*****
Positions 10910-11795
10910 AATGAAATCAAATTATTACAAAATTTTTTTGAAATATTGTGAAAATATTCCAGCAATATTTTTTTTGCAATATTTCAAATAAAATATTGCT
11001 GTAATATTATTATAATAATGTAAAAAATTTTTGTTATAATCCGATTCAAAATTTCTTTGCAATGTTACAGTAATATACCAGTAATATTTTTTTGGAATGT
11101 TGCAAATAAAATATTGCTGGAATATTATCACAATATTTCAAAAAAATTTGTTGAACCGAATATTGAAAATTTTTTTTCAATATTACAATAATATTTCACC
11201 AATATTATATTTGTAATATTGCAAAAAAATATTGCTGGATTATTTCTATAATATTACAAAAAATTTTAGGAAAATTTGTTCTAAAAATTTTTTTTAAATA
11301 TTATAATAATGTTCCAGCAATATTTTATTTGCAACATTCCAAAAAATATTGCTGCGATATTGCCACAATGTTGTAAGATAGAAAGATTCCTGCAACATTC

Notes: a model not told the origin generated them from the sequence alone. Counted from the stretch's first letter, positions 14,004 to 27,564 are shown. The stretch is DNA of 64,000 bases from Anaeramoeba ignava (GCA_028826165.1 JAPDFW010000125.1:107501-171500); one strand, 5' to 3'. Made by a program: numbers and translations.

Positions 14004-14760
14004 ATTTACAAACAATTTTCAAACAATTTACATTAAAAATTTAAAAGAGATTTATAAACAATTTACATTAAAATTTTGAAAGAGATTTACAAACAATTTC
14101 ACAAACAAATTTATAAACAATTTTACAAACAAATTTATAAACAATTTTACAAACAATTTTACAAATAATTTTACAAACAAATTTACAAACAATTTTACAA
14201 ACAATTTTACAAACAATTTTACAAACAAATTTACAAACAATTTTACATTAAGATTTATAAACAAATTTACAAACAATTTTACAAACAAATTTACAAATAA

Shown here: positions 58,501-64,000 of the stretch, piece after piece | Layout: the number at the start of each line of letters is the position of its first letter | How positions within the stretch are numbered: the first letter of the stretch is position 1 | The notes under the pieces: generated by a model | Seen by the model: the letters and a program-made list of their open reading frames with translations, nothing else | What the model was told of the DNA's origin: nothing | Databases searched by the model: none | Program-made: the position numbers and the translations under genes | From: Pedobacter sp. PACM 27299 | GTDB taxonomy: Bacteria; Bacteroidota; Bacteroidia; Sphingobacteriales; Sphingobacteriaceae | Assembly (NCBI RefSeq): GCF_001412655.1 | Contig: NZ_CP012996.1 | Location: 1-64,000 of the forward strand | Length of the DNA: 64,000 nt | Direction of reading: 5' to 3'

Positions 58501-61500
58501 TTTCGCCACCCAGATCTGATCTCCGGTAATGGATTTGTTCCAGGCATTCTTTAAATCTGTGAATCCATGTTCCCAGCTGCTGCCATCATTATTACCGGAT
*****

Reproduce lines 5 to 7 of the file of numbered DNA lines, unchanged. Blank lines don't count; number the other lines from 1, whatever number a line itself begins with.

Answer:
11201 AATATTATATTTGTAATATTGCAAAAAAATATTGCTGGATTATTTCTATAATATTACAAAAAATTTTAGGAAAATTTGTTCTAAAAATTTTTTTTAAATA
11301 TTATAATAATGTTCCAGCAATATTTTATTTGCAACATTCCAAAAAATATTGCTGCGATATTGCCACAATGTTGTAAGATAGAAAGATTCCTGCAACATTC

Notes: a model not told the origin generated them from the sequence alone. Counted from the stretch's first letter, positions 14,004 to 27,564 are shown. The stretch is DNA of 64,000 bases from Anaeramoeba ignava (GCA_028826165.1 JAPDFW010000125.1:107501-171500); one strand, 5' to 3'. Made by a program: numbers and translations.